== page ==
More than halfway through the 2023 melting season, Greenland has seen a substantial transformation of its snow cover. Melting has been above average for much of the season, including on several days in June and July when melt was detected across 800,000 square kilometers (302,000 square miles)—up to 50 percent—of Greenland Ice Sheet’s surface, according to the National Snow and Ice Data Center.
Summer melting was ramping up on June 14, 2023, when the Operational Land Imager (OLI) on Landsat 8 acquired this image (left) of Frederikshåb Glacier. This lobe-shaped piedmont glacier, located in southwest Greenland, flows downward from the Greenland Ice Sheet, winds past a series of valleys and nunataks, then flattens out on smoother terrain along the coast.
The other image (right), acquired with the OLI-2 on Landsat 9, shows the same area on July 24, after more than a month of additional melting. Notice the dramatic reduction in the extent of brighter (high albedo) surface snow.
Since September 2021, when Landsat 9 joined Landsat 8 in orbit over Earth, scientists have been getting more frequent detailed views of Earth. The Landsat 8 and Landsat 9 satellites together acquire about 1,500 scenes from across the planet every day. That comes in handy for observing the planet’s icy regions, where seasonal changes can be quick and dramatic.
Another seasonal change visible in the image pair above is the transition from “clean” snow to “dirty” ice. One reason for the darker color is due to the presence of particles, such as black carbon or dust, that have accumulated on the ice. As the snow and ice melt, these impurities are left behind. Darkening of the ice surface lowers its albedo, which can hasten melting through the absorption of additional solar energy in the summer months.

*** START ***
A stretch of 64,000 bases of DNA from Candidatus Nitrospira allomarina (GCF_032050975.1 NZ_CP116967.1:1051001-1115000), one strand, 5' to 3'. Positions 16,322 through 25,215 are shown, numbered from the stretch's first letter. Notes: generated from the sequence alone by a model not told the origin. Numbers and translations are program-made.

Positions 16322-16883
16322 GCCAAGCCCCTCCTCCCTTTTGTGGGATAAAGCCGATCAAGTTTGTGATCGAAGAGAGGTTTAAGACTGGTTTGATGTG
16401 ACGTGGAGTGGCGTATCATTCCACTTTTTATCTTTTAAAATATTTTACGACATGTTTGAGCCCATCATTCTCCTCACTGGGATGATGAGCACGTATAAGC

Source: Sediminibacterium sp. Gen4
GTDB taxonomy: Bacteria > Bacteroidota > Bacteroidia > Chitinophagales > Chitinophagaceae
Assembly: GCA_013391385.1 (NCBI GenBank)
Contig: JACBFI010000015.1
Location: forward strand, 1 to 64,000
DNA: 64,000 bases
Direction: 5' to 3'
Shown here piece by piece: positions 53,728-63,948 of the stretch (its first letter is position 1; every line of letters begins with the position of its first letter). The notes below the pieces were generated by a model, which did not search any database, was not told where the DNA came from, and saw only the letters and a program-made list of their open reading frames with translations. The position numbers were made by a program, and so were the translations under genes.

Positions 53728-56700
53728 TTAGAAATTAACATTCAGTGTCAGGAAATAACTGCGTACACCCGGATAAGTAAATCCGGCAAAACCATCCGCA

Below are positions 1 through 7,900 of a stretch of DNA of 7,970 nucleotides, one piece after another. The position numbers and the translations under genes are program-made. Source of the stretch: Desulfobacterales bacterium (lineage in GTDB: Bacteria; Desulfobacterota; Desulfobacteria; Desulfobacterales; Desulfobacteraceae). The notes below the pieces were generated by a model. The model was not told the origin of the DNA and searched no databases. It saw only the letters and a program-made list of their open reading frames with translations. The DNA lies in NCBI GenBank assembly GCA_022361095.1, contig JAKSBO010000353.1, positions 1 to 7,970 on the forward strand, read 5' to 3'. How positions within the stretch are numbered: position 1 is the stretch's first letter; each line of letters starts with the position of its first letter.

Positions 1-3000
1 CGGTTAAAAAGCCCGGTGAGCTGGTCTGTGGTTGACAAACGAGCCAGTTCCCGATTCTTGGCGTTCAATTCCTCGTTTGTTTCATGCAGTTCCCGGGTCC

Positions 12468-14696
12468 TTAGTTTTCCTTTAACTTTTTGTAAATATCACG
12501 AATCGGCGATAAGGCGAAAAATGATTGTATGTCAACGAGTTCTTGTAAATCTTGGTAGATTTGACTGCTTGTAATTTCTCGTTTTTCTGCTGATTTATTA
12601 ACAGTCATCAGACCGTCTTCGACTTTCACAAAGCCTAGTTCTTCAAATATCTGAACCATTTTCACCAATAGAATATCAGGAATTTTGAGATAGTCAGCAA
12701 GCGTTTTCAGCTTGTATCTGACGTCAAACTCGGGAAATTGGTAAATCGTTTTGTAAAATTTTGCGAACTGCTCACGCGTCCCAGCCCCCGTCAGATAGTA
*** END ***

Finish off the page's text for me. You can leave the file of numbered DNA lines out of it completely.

Another change is in the presence of ponded water, or “melt ponds,” on the surface of the ice sheet. Deep blue in color, they form where snow has melted and pooled in low spots on the ice sheet’s undulating topography. They can be an important indicator of the strength of Greenland’s melting season, which generally runs from May to early September.
Only a few melt ponds are visible in the July 24 image (top-right), possibly because meltwater had already run off the ice sheet or been channeled down through the ice. However, abundant melt ponds were visible about 100 kilometers (60 miles) north of Frederikshåb on July 8, when the OLI-2 on Landsat 9 acquired the image above.
The changes are the result of the increasing warmth of summer weather that took hold across the region in late June. That’s when warm southwesterly winds and clear skies significantly enhanced the amount of melting on the ice sheet, especially toward the island’s south.
So far in Greenland’s 2023 melting season, spikes in daily melt area have stayed below those of 2012, a year with exceptionally widespread melting. Still, as of mid-July, daily melt extents have been consistently higher than the 1981-2010 average, and 2023 is on par with several other high melt years in recent decades.
“The drama of unprecedented melt in 2012 may not be exceeded this year,” said Christopher Shuman, a University of Maryland, Baltimore County, glaciologist based at NASA’s Goddard Space Flight Center. “But so far, 2023 looks to be a big, broad melt year.”
NASA Earth Observatory images by Wanmei Liang, using Landsat data from the U.S. Geological Survey. Story by Kathryn Hansen.